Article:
The 'process' means evolution. 'Our race' is the human race. This was how John Lubbock ended his 1865 book Prehistoric Times, and I heard it yesterday in a fascinating lecture by Janet Owen today (her book is out shortly), at a special day of lectures on Lubbock at the Royal Society.
I was particularly excited to hear this for two reasons.
First, because it was what Janet called an ‘overtly political’ extension of Darwin’s evolutionary message – human progress was heading towards happiness. And Lubbock was in a position to understand evolution: he was Darwin’s neighbour, his pupil, his great popular interpreter, and a pallbearer at his funeral.
Lubbock died a century ago (hence the Royal Society’s celebration), the originator of bank holidays, the doughty fighter for the first Ancient Monuments Bill, the saviour of Avebury circle – and of course the grandfather of our own brilliant and pioneering Eric Avebury.
It is no coincidence that The Origin of Species and the Liberal Party both emerged in 1859. The party was and is bound up with the idea of enlightened human progress – human evolution in its broadest sense.
The second reason I was fascinated by all this is that Lubbock was my great-great-grandfather. His daughter Ursula was his secretary in the later years of his life, and was my great-grandmother. She held me at my christening and always had a copy of Liberal News in her handbag, along with some knitting (perhaps this is what really made me editor of Liberal Democrat News, as I was for six wonderful years).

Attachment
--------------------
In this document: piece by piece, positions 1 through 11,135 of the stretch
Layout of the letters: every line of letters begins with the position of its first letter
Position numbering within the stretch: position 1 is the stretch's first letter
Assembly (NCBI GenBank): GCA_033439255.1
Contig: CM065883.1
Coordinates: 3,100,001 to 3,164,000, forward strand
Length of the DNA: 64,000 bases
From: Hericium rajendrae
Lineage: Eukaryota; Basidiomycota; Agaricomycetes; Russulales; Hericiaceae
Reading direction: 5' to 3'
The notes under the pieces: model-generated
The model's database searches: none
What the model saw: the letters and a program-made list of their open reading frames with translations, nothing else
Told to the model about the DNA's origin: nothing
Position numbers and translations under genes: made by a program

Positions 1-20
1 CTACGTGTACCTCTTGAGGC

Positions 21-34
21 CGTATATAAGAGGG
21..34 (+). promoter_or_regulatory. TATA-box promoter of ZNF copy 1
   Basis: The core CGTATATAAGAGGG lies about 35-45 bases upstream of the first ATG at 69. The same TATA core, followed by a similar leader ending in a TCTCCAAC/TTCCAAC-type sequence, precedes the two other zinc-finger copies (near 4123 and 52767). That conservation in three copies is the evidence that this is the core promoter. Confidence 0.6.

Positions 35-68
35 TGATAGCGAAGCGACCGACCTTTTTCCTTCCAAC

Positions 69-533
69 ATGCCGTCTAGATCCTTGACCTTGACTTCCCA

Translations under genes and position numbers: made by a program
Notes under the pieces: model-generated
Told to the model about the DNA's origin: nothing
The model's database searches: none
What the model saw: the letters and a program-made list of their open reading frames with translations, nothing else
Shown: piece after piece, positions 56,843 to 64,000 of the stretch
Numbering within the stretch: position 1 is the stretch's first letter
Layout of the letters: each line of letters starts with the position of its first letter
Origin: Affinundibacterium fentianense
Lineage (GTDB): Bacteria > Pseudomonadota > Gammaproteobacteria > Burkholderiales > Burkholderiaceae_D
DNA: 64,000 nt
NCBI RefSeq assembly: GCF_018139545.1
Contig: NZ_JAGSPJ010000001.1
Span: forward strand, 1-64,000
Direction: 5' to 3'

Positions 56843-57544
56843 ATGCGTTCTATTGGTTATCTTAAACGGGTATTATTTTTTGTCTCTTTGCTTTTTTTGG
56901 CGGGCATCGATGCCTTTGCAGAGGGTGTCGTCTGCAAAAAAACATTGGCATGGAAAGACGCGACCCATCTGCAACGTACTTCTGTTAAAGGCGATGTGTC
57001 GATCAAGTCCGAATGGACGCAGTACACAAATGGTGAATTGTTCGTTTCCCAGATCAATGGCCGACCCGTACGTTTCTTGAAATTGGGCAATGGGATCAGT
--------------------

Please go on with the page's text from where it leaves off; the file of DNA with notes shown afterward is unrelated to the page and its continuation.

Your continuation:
She continued the family tradition as the liberal wing of the eugenics movement (yes there was one), as a leading feminist and by campaigning against the misuse of nuclear technology. It was a Liberal tradition too, of the central belief in the perfectability of humanity – based on what Darwin called the "mutation of species".
I’ve been thinking about the belief in evolution in the broadest sense at the heart of the Liberal soul because of a note on Facebook by a friend of mine, boasting that she had voted Labour for the first time – and wondering why I could never do that.
It is because, however cross or exasperated by the party I am occasionally – specifically about the government’s support for nuclear energy and its failure to build a new local banking infrastructure – I am and will remain a Liberal.
But what I have always found most exasperating – most of the time – is the party’s failure to see beyond the immediate and to articulate their purpose and central beliefs.
Luckily, I had reckoned without the multi-talented Mark Pack, who has created one of his brilliant visual representations of what the party is for. It is an important breakthrough and, although it doesn't mention Darwin, I very much recommend it. Here it is.